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Stereo and Projective Structure from Motion

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Stereo and Projective Structure from Motion

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04/13/10

Stereo and Projective Structure from Motion

Computer Vision

CS 543 / ECE 549

University of Illinois

Derek Hoiem

Many slides adapted from Lana Lazebnik, Silvio Saverese, Steve Seitz

- Recap of epipolar geometry
- Recovering structure
- Generally, how can we estimate 3D positions for matched points in two images? (triangulation)
- If we have a moving camera, how can we recover 3D points? (projective structure from motion)
- If we have a calibrated stereo pair, how can we get dense depth estimates? (stereo fusion)

- Why can’t we get depth if the camera doesn’t translate?
- Why can’t we get a nice panorama if the camera does translate?

- Point x in left image corresponds to epipolar line l’ in right image
- Epipolar line passes through the epipole (the intersection of the cameras’ baseline with the image plane

- Fundamental matrix maps from a point in one image to a line in the other
- If x and x’ correspond to the same 3d point X:

Assume we have matched points x x’ with outliers

Homography (No Translation)

Fundamental Matrix (Translation)

Assume we have matched points x x’ with outliers

Homography (No Translation)

Fundamental Matrix (Translation)

- Correspondence Relation
- Normalize image coordinates
- RANSAC with 4 points
- De-normalize:

Assume we have matched points x x’ with outliers

Homography (No Translation)

Fundamental Matrix (Translation)

Correspondence Relation

Normalize image coordinates

RANSAC with 8 points

Enforce by SVD

De-normalize:

- Correspondence Relation
- Normalize image coordinates
- RANSAC with 4 points
- De-normalize:

- We can get projection matrices P and P’ up to a projective ambiguity
- Code:
function P = vgg_P_from_F(F)

[U,S,V] = svd(F);

e = U(:,3);

P = [-vgg_contreps(e)*F e];

See HZ p. 255-256

- Fundamental matrix song

X

- Generally, rays Cx and C’x’ will not exactly intersect
- Can solve via SVD, finding a least squares solution to a system of equations

x

x'

Further reading: HZ p. 312-313

Given P, P’, x, x’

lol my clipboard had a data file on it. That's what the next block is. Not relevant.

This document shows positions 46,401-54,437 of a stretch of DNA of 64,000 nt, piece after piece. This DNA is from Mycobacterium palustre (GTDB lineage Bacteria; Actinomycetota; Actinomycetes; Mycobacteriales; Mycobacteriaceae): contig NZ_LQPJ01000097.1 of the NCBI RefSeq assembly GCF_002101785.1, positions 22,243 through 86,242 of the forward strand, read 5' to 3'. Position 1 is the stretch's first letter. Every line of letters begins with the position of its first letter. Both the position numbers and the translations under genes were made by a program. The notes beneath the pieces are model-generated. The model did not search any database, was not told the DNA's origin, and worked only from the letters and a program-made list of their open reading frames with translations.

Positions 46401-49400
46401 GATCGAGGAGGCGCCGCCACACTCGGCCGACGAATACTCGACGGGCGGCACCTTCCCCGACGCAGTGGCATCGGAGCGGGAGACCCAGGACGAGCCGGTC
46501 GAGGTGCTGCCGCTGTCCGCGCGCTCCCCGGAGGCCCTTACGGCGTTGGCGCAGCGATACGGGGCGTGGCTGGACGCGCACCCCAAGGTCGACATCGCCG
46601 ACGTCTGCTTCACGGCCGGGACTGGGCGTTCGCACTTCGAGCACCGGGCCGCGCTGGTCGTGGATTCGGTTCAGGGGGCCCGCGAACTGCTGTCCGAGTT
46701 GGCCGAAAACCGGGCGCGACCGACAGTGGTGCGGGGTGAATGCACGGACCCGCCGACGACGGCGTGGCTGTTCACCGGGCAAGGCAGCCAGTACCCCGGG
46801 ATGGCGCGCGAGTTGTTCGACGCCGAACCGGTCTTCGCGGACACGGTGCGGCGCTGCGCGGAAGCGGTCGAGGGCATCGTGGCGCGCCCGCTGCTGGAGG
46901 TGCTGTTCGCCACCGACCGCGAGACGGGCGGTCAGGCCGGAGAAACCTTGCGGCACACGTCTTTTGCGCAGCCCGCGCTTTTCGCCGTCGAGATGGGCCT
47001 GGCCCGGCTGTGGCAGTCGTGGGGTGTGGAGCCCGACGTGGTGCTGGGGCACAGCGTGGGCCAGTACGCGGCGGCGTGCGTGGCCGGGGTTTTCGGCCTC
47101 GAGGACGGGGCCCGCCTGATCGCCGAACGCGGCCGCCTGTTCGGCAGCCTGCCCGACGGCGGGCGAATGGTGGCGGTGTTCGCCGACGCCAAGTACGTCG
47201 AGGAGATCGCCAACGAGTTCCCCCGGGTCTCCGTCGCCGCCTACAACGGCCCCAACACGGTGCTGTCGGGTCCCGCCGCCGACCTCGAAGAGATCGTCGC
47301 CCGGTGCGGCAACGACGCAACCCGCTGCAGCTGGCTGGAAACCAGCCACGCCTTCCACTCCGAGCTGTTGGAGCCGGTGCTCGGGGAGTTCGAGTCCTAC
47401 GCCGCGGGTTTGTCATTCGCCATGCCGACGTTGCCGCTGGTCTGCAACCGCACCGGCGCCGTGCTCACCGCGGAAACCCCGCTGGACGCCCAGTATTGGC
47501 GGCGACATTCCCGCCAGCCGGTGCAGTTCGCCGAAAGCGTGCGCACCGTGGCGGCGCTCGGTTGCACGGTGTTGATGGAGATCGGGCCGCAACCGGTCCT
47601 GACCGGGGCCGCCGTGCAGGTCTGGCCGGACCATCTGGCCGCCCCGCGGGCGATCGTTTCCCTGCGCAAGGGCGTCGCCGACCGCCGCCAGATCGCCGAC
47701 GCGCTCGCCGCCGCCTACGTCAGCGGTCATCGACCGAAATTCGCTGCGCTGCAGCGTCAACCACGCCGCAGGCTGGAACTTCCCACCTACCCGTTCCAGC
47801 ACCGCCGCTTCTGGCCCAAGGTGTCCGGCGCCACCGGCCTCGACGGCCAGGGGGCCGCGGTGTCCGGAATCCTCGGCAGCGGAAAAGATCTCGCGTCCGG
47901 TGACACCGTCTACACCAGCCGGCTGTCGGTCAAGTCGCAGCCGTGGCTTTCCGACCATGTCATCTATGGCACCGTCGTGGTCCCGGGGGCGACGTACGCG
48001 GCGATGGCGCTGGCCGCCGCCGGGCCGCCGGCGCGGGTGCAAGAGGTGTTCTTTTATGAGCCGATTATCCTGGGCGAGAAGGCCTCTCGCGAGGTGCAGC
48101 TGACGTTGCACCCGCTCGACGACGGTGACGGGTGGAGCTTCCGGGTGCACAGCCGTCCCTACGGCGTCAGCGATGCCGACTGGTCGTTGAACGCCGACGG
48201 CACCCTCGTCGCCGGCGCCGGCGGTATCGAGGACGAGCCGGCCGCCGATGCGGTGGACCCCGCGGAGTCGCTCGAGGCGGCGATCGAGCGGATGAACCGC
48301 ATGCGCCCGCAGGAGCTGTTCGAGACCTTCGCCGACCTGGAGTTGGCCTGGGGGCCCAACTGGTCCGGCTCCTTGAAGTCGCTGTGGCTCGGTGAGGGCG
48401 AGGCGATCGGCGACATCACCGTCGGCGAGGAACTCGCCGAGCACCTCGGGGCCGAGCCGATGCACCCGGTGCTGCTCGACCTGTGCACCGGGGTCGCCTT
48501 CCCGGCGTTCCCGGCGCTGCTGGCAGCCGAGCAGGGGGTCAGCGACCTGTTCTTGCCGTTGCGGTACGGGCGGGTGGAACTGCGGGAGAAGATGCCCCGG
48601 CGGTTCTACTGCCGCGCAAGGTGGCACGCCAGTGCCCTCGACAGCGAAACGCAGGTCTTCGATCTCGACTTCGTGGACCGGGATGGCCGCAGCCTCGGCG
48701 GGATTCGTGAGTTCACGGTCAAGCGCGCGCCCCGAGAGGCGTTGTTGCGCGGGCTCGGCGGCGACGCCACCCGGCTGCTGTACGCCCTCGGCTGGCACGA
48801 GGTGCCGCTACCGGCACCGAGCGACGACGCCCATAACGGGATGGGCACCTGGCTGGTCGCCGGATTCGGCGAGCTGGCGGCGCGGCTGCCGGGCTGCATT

- Precondition points and projection matrices
- Create matrix A
- [U, S, V] = svd(A)
- X = V(:, end)
Pros and Cons

- Works for any number of corresponding images
- Not projectively invariant

Code: http://www.robots.ox.ac.uk/~vgg/hzbook/code/vgg_multiview/vgg_X_from_xP_lin.m

- Minimize projected error while satisfying xTFx=0
- Solution is a 6-degree polynomial of t, minimizing

Further reading: HZ p. 318

Xj

x1j

x3j

x2j

P1

P3

P2

- Given: m images of n fixed 3D points
- xij = Pi Xj, i = 1,… , m, j = 1, … , n
- Problem: estimate m projection matrices Pi and n 3D points Xj from the mn corresponding points xij

Slides from Lana Lazebnik

- Given: m images of n fixed 3D points
- xij = Pi Xj, i = 1,… , m, j = 1, … , n
- Problem: estimate m projection matrices Pi and n 3D points Xj from the mn corresponding points xij
- With no calibration info, cameras and points can only be recovered up to a 4x4 projective transformation Q:
- X → QX, P → PQ-1
- We can solve for structure and motion when
- 2mn >= 11m +3n – 15
- For two cameras, at least 7 points are needed

- Initialize motion from two images using fundamental matrix
- Initialize structure by triangulation
- For each additional view:
- Determine projection matrix of new camera using all the known 3D points that are visible in its image – calibration

points

cameras

- Initialize motion from two images using fundamental matrix
- Initialize structure by triangulation
- For each additional view:
- Determine projection matrix of new camera using all the known 3D points that are visible in its image – calibration
- Refine and extend structure: compute new 3D points, re-optimize existing points that are also seen by this camera – triangulation

points

cameras

- Initialize motion from two images using fundamental matrix
- Initialize structure by triangulation
- For each additional view:
- Determine projection matrix of new camera using all the known 3D points that are visible in its image – calibration
- Refine and extend structure: compute new 3D points, re-optimize existing points that are also seen by this camera – triangulation

- Refine structure and motion: bundle adjustment

points

cameras

- Non-linear method for refining structure and motion
- Minimizing reprojection error

Xj

P1Xj

x3j

x1j

P3Xj

P2Xj

x2j

P1

P3

P2

- Self-calibration (auto-calibration) is the process of determining intrinsic camera parameters directly from uncalibrated images
- For example, when the images are acquired by a single moving camera, we can use the constraint that the intrinsic parameter matrix remains fixed for all the images
- Compute initial projective reconstruction and find 3D projective transformation matrix Q such that all camera matrices are in the form Pi = K [Ri| ti]